Is Mackey too wacky to be CEO of Whole Foods?—that's the question the media is trotting out in the wake of the Wall Street Journal's recent disclosure that John P. Mackey has couched behind an online alter ego for the past seven years.
Using the handle "Rahodeb," an anagram of his wife Deborah's name, the vegan, organic-food-loving co-founder of the largest natural-foods chain typed out a voluminous 1,100-plus entries on Yahoo Finance's bulletin board, playing cheerleader to his own company, while occasionally skewering its rival, Wild Oats Markets, which Whole Foods is currently in the process of acquiring.
I'm still around observing the chatter. My long-term investment position is intact as is Whole Foods fundamental story. Fluctuations from quarter to quarter are irrelevant to a long-term investor such as myself. Mr. Market's manic/depressive behavior on Whole Foods recently has been interesting to watch but doesn't really matter over the long-term. It was inevitable that Whole Foods same store sales would regress back to their long-term average of 8%. Since the company will be comparing against 10%+ same store sales for the next 3 quarters I don't expect either the comparisons to be very strong (Whole Foods management has guided this way as well) or the stock price to gain very much (unless the stock market itself carries it up with a Bull Market which it might).What is the most interesting thing to me is that Whole Foods is building up its real estate pipeline at a rapid clip. 12 new store leases announced in the last 2 quarters and over 1.2 million sq. ft. of real estate in development. Growth will be accelerating again beginning next year. If the stores in development are good ones (and new leases keep being added at the same rate) then Whole Foods is going to be increasing both its top and bottom lines at a 15% to 20% for the next 5 years. If so, then the stock price will likely double in 4 to 5 years. Good enough for me!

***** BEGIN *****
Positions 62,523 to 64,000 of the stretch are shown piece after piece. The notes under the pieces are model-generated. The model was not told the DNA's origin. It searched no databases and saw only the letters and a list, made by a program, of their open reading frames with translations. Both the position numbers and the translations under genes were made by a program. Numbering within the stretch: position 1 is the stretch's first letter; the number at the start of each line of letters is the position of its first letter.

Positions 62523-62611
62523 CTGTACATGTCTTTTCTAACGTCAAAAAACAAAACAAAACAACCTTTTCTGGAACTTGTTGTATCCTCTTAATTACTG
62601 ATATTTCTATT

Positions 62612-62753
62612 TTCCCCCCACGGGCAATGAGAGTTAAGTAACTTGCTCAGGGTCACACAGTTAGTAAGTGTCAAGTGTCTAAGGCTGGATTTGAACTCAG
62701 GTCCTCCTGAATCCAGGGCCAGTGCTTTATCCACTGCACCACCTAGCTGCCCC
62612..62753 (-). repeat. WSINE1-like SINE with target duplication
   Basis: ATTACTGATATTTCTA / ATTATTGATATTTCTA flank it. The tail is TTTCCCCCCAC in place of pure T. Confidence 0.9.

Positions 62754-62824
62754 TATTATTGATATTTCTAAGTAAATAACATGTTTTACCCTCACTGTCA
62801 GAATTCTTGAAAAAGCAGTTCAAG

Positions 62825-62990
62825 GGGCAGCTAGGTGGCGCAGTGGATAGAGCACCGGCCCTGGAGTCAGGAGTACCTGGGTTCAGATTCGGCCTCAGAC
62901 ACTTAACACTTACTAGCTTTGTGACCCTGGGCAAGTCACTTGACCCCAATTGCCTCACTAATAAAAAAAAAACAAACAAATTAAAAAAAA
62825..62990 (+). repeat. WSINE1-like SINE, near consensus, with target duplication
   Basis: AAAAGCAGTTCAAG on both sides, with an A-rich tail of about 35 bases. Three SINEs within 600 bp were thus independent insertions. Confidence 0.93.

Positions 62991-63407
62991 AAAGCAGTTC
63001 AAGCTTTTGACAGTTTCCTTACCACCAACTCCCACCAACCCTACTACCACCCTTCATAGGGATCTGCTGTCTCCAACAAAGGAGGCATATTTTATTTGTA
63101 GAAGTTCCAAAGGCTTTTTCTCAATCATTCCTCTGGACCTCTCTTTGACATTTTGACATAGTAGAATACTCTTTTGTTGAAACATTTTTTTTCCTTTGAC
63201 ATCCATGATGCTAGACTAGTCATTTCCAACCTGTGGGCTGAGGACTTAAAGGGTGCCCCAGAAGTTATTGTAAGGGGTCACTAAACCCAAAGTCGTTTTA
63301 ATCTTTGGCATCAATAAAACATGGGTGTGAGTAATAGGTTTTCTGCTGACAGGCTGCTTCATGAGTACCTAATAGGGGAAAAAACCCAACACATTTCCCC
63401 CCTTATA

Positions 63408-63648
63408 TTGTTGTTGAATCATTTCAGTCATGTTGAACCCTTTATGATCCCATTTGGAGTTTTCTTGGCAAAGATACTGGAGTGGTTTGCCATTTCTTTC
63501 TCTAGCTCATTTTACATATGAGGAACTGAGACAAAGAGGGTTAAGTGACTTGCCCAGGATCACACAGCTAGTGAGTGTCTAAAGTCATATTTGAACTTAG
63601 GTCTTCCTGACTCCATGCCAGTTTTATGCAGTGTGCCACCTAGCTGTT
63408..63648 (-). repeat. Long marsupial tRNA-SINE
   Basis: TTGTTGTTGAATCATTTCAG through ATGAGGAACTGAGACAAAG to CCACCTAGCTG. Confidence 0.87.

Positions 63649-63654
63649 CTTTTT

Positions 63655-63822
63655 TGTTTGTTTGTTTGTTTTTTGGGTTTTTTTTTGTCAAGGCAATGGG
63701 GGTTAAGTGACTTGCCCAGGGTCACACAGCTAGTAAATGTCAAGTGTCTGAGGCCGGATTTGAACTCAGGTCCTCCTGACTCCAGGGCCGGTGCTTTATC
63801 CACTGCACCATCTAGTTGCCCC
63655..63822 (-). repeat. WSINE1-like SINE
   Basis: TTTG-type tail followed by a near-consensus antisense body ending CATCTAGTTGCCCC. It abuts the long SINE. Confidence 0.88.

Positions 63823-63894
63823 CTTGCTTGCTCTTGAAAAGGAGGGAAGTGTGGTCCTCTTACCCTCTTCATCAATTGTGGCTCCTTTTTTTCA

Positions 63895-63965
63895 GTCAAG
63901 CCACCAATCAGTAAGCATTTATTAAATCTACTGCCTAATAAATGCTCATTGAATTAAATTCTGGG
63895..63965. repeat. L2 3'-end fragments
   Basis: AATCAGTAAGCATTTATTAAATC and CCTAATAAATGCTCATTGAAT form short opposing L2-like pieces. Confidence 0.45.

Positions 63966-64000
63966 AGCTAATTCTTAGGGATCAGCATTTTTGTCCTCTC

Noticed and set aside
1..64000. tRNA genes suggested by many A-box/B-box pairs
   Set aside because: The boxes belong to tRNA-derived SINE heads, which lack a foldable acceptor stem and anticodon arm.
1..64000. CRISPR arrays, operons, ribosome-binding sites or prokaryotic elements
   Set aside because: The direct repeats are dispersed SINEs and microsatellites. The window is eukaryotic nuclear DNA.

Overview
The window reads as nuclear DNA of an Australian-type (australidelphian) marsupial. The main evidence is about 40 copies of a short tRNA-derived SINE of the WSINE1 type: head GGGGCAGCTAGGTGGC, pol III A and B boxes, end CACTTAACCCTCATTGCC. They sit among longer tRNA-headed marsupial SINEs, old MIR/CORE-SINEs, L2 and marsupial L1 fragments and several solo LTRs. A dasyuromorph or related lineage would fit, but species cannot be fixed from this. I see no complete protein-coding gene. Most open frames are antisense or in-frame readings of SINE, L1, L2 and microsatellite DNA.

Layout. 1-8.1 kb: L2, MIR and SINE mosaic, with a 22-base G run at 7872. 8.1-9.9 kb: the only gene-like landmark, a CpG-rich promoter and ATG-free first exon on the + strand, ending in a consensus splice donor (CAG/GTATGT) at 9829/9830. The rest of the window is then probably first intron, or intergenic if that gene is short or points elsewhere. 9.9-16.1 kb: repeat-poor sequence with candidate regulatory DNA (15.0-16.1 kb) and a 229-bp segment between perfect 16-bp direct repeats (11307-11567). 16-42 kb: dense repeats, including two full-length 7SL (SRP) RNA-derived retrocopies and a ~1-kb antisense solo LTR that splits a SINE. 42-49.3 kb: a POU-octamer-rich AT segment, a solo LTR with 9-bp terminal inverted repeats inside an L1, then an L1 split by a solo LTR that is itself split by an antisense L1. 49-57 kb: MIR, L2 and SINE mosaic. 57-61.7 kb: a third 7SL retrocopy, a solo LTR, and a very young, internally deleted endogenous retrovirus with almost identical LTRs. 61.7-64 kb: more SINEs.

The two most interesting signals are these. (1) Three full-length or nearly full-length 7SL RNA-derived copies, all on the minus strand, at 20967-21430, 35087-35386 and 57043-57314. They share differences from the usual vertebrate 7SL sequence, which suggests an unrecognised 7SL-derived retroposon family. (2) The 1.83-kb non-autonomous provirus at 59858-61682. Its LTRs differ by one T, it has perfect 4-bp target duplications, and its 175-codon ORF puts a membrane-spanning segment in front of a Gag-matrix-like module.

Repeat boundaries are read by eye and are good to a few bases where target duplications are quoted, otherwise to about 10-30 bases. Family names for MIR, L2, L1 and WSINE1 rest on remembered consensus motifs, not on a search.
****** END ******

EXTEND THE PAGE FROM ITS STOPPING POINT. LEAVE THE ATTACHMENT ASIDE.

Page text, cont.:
It remains to be seen if Mackey will be written up for any legal shenanigans, though you'd think that the CEO of a publicly traded company would know to be more discreet with what could be construed as insider information, even if he thought he was safe behind the cloak of relative—till now, that is—anonymity.
Of Wild Oats, Rahodeb responded to a posting on March 28, 2006 with the following:
OATS has lost their way and no longer has a sense of mission or even a well-thought-out theory of the business. They lack a viable business model that they can replicate. They are floundering around hoping to find a viable strategy that may stop their erosion. Problem is that they lack the time and the capital now."
Mackey's alias came to light in a footnote in a 40-page court document filed on June 6 by lawyers for the Federal Trade Commission, which is impeding his company's potentially $6.8 billion-per-year merger with Wild Oats on the ground that it would "create a monopoly in the operation of premium natural and organic supermarkets." ::The New York Times and :: Salon